Three Columns on North Korea

Dec 23, 2010 | Uncategorized

Sunday 22nd February 2009

On returning from two weeks on the Korean Peninsular – in both North and South Korea – I remain convinced that there is a historic opportunity to end one of the world’s longest running conflicts. This is the unfinished business of the 1950 to 1953 Korean War, which claimed between 2.5 million and 3.5 million lives, including those of 1,000 British servicemen.With the 1953 ceasefire, the country was severed along the 38th parallel and, technically, the principal combatants are still at war. The stand-off with North Korea is the longest-lived conflict that America has with any other nation.
As all Koreans are acutely aware their border bristles with mines, artillery and troops.
Anyone who travels in North Korea sees a State whose massive arsenal and resources are overwhelmingly geared to the protection and the survival of the regime.
In the aftermath of the Korean War, North Korea’s leaders implemented a policy of
“Juche”-or self-reliance-which has led to decades of isolation. Juche has been combined with dynastic rule.
Isolation has, in turn, led to the State linking itself to criminal activities, including the narcotics trade, to abductions, to the testing, according to BBC allegations, of chemical weapons on civilians, to torture and execution, to alleged links with terrorism, and to the development of a rogue nuclear programme.
North Korea’s tortured history – occupation by the Japanese, followed by the imposition of hard-line ideology, combining a mixture of Marxism, Stalinism, admirable patriotism and the tenets of Confucianism, make North Korea one of the most unusual countries in the world. In 1989 when its principal ally, the Soviet Union, collapsed at the end of the Cold War, predictions that North Korea might also come in from the cold proved to be premature.
I first became interested in North Korea and travelled there five years ago after Yoo Sang-joon, a North Korean Christian, who had escaped from the DPRK, came to see me at Westminster. His story was harrowing and disturbing.He described how he had seen his wife, and all bar one of his children shot dead by Kim Jong-Il’s militia. He subsequently escaped across the border to China with his one remaining son. The boy died en route.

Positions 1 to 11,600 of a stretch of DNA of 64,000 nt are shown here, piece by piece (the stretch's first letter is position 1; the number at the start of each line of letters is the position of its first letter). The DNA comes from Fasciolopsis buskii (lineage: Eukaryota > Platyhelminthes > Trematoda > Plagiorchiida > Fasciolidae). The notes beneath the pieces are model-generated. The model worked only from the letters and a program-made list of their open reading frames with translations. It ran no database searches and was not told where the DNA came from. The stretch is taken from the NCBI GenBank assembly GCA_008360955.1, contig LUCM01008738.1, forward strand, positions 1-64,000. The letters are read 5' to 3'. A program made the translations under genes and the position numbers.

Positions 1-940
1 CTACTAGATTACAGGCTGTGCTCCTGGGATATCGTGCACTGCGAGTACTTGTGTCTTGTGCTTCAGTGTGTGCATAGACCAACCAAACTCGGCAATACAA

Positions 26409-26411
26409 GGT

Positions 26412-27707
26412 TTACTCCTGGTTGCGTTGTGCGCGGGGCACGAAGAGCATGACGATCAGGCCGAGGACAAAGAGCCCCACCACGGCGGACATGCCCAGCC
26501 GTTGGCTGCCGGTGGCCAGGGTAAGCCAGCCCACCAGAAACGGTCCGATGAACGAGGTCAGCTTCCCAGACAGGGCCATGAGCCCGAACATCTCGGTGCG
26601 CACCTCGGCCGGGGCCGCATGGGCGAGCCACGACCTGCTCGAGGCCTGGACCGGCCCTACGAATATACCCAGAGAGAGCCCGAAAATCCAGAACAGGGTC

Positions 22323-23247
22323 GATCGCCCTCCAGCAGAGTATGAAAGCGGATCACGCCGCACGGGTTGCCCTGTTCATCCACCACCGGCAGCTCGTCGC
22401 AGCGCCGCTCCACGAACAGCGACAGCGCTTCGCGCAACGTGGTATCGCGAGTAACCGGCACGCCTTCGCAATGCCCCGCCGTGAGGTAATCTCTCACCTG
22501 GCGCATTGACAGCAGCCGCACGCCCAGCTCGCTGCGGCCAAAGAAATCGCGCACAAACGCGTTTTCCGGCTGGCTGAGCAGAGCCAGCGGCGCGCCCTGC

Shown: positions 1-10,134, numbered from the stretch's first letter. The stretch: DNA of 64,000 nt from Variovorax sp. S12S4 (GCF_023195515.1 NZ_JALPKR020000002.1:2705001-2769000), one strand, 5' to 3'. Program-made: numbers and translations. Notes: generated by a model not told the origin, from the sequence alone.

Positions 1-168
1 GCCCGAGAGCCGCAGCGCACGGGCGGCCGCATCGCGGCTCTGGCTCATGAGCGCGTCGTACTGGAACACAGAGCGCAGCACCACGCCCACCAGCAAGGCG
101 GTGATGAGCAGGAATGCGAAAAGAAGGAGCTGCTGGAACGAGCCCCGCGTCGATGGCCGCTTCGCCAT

He encouraged me to read Eyes of the Tailless Animals, the prison memoirs of Soon Ok Lee. They are her account of the sham judicial system, the show trials, the starvation, the forced labour, the degradation, humiliation and rape of prisoners. Through her eyes we get a glimpse of corruption, paranoia and tyranny.
Yoo Sang-joon himself became an Asian Raoul Wallenberg – the Swedish diplomat who saved thousands of Jewish lives during the Holocaust. Yoo Sang-joon bravely re-entered North Korea and helped many people flee across the border. This led to his arrest in China in 2007. As a result of international pressure, the Chinese agreed to repatriate him to Seoul rather than to the North where he would have been executed.
When, in 2003, I returned from North Korea with (Baroness) Caroline Cox we decided to form an official parliamentary group and I have served as its chairman for the intervening five years. We embarked on what we described as “constructive critical engagement.”
Numerous first hand witness sessions have been held at Westminster. In addition to hearing the accounts of escapees, we have listened to security experts, to others who have detailed the humanitarian crisis (two million people died in the 1990s famine) and to human rights activists. We have held open meetings, followed by questions, with the Speaker of the North Korean Assembly, Choe Thae Bok, and the North Korean Ambassador to London, Ja Song Nam.